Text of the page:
This article is syndicated from our friends at Overkill VC
A decade ago if you wanted to start a company in Central Eastern Europe (CEE) you were forced to head west to fund your startup and get the critical know-how from people that had been there, done that. Because locally, the investors mainly consisted of ex-bankers or real estate developers, using various predatory investment terms, like taking 50% equity or asking for kickbacks, all while providing no actual help or support. While you still can come across cases like these in the region, the future looks much brighter.
New funds emerge, successful founders become angel investors, more money and good advice becomes available and founders become wiser.
CEE delivers more than expected
The times are favourable for starting in CEE. In Poland alone, over €890 million in VC funding has been allocated to foster local startup development. Last year, over ten new VC funds were formed in CEE and they are allocating €1.09 billion in total. Also, prominent VC funds, such as Inventure, are expanding their investment scope to Baltic region, which altogether gives unprecedented opportunities to raise capital.
In 2017 startups across CEE have raised €1.32 billion through VC and ICO funding vs. €3.01 billion in London. When we take purchasing power into account, we see that London is almost three times as expensive as CEE, thus startups in CEE actually outperform London in terms of raised funding by close to a billion euros raised (to be precise – 0.95 billion €).
Moreover, the biggest European M&A deal in 2017 came from CEE – Slovenian entertainment company Outfit 7, who developed the Talking Tom and Friends games and was acquired by an Asian consortium for $1 billion in the beginning of last year.
Another case in point is Skype. In 2005, the (partly) Estonian unicorn was sold for 3.1 billion $ to eBay. Yet the greatest value of the deal is still unfolding. To date ex-skypers have founded more than 40 companies, many of them have exited or raised further rounds over 300 millions of dollars, e.g. Pipedrive, Transferwise, Taxify. Skype’s founder, Niklas Zennström is heading one of the most prominent VC firms in Europe Atomico, which announced 765m€ fund last year.
With examples and experience like this, CEE recovers from the third world country image and elevates both its prestige and potential, while remaining the comparatively low cost for talent and operating expenses.
Superior value for money
If you want to work on the product, bring value to your customers and get in great shape to raise the next round, rather than burn money on office rent or overpriced booze on your team building nights, choosing to start the company in CEE might be the wisest decision.
Suppose you are an early stage, pre-revenue startup of three based in Latvia. Including team, operating costs, rent of co-working space and occasional beer or two will cost you three times less than in London (see note).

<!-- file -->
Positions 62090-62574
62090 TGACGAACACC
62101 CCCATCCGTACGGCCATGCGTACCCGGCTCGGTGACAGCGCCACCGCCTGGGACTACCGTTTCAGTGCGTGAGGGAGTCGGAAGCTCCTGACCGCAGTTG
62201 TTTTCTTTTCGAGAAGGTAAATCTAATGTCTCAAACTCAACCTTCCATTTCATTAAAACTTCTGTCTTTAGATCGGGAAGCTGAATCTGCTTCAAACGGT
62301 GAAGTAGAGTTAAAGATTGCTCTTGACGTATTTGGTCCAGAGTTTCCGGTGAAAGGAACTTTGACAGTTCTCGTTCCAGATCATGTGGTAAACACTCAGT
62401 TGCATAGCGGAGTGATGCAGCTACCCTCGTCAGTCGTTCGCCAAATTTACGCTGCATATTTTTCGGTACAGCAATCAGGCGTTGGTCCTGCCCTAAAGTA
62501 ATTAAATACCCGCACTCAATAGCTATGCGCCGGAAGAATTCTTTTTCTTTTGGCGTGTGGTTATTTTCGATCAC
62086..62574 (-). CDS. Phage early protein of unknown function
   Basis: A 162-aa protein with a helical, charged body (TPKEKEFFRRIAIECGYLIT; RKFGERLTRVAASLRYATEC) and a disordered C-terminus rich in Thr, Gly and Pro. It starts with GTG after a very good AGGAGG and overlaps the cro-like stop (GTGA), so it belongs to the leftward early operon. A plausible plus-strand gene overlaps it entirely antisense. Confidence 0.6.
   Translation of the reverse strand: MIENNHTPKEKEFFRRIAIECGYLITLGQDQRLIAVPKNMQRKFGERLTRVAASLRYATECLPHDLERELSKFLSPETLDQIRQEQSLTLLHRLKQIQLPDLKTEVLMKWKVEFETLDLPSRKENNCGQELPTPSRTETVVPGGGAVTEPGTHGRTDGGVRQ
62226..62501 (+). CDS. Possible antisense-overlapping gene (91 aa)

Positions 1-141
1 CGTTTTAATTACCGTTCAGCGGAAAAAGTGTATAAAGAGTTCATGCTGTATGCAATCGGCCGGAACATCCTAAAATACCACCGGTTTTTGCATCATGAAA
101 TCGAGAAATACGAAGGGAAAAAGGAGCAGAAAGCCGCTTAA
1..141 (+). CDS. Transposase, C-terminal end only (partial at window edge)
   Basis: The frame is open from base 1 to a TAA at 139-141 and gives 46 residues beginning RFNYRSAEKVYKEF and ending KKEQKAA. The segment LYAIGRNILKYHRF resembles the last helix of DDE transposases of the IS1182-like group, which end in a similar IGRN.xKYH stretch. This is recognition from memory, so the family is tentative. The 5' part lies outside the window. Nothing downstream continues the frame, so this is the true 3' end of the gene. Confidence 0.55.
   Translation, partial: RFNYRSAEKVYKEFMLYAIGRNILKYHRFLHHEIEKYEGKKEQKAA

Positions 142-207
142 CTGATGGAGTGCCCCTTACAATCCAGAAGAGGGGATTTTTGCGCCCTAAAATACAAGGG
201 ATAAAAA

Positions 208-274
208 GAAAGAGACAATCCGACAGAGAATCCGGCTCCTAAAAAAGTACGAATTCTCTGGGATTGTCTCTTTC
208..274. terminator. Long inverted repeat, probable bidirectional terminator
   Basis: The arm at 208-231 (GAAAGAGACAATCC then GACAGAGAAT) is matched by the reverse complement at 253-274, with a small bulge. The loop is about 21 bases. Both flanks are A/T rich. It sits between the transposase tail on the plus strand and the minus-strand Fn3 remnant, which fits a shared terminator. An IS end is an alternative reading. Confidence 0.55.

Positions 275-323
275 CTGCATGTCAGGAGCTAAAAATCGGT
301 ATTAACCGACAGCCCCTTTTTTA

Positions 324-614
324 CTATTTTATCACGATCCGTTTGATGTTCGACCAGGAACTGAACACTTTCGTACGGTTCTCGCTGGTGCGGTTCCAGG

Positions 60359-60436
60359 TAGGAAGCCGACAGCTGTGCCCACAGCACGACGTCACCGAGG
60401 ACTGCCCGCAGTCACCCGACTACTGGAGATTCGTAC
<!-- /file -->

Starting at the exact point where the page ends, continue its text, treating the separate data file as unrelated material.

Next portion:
If you have raised a pre-seed round or an angel round of 100K, you can run about 5 months in London (all of which you will be worried about raising the next round) — compared to over 12 months of runway if you operate in the Baltics.
Even more absurd is that it would actually be cheaper for you to fly every working day to London than rent a Kensington apartment and run your early stage company in the Silicon Roundabout. There are six daily flights from Riga to London with prices as low as 60 EUR.
Yes, but the ecosystem is still too early stage…
True, but governments are working hard to improve it. In all Baltic states, various Startup support schemes are underway. If you are a founder and want to start in the Baltics, Startup Visa will make it effortless for you to register your company and bring in international professionals on your team. Likewise, in Latvia startups that have secured no less than 30,000 euros in venture financing get their expenditures cut by the government and apply for a special tax regime under which they pay a flat rate of 252 euros a month per employee regardless of their salary.
Larger countries also keep up, for instance, Czech government is offering new companies that already have some traction a direct investment of up to 13 million euros. So all in all, the CEE startup ecosystem is advancing day by day.
Startups are under unprecedented exposure in CEE. With over a billion euros of VC funding available, lower running costs and overall booming ecosystem, the conclusions are two-fold. For local founders, there has never been a better time for starting your company and getting ready to scale it. For startup founders from other regions, it makes sense to think about moving some of your operations to CEE – both the governments and the talent will be there to cater your needs.
If you are a startup founder that wants to take an advantage of this, while getting support and funding from Overkill, head here.
And for investors hungry for new investments? Now is the right time to jump in before the ecosystem really blows up. If you are interested in the region, feel free to reach out to us at firstname.lastname@example.org.